The statement was released on the same day that the Taliban banned women from attending universities in Afghanistan.
The Taliban have released two Americans who had been held in Afghanistan, the State Department said Tuesday, the same day the group faced conviction for banning women from universities.
“We understand that this has been a goodwill gesture on the part of the Taliban. This was not part of any prisoner or detainee exchange. There was no money that exchanged hands,” State Department spokesman Ned Price told reporters.
The two freed Americans had arrived in Qatar on Tuesday, The Washington Post reported, citing diplomats familiar with the matter.
The identities of the two citizens were not released. Price said confidentiality rules prohibited him from offering any further details about the two Americans.
In a daily news briefing, Price said Washington was continuing to raise with the Taliban the need to release US citizens still being held in Afghanistan, but he declined to provide who they might be and how many people might be held there.
“We are in a position to welcome the release of two American citizens detained in Afghanistan. We are providing these to American citizens with all the proper assistance. They will soon be reunited with their loved ones,” Price said.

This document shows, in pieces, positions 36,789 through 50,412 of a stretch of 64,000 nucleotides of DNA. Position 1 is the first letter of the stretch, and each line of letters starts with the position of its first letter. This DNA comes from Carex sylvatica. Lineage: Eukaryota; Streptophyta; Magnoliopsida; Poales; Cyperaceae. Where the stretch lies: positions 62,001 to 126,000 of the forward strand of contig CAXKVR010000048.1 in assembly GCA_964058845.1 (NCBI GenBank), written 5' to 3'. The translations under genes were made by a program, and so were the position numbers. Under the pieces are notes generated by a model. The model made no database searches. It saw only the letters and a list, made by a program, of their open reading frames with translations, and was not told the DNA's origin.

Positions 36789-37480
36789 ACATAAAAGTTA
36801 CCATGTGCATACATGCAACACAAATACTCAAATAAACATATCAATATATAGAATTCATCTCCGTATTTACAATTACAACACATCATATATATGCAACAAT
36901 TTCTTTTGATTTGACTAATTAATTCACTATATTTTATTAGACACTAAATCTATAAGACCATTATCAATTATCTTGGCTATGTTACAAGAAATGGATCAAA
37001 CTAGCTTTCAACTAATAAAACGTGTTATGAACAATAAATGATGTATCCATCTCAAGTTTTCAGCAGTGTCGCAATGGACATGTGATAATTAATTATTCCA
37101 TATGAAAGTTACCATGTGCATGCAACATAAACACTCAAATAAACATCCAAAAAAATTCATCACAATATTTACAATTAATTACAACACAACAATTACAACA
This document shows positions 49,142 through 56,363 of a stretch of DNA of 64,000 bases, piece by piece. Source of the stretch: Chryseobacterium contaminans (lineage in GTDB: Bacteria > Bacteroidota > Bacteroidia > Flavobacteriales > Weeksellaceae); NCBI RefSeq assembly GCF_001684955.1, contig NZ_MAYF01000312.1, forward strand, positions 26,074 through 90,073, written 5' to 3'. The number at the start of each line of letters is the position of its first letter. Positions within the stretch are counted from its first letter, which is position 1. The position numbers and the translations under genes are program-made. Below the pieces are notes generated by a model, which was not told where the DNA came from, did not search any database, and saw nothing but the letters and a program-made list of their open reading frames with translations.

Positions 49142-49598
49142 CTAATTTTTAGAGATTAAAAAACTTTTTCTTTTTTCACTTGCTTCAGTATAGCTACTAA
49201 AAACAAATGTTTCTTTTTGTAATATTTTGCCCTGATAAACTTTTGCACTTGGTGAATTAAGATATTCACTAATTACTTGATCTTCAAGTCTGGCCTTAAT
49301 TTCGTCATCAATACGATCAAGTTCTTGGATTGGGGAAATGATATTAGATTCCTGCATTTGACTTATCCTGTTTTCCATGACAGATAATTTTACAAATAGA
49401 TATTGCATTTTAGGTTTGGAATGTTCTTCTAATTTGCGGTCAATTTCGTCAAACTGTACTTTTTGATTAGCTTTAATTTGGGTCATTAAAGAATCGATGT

He pointed out “the irony of granting us a gesture of goodwill on a day when they undertake such a gesture [banning girls from universities] for the Afghan people, it is not lost on us,” he said. “But it is a question for the Taliban themselves regarding the timing of this.”
On Tuesday, Afghanistan’s Taliban-run Ministry of Higher Education said female students would not be allowed access to the country’s universities until further notice.
The announcement came as the United Nations Security Council met in New York on Afghanistan. US and British UN envoys condemned the move during the council meeting.
“The Taliban cannot expect to be a legitimate member of the international community until they respect the rights of all Afghans, especially the human rights and fundamental freedoms of women and girls,” the US deputy ambassador to the UN said. , RobertWood.
“We have an interest in seeing Americans released from detention. That is a uniquely American interest. But beyond that, the categories that I talked about before: human rights, safe conduct, representative government, counterterrorism… We will continue to defend these interests,” Price said.
The Taliban have restricted women from most labor camps, ordering them to wear head-to-toe clothing in public and barring them from parks and gyms.
The United States has repeatedly condemned the Taliban’s record since the group returned to power last year when President Joe Biden withdrew US troops, causing the two-decade-old Western-backed government to collapse.
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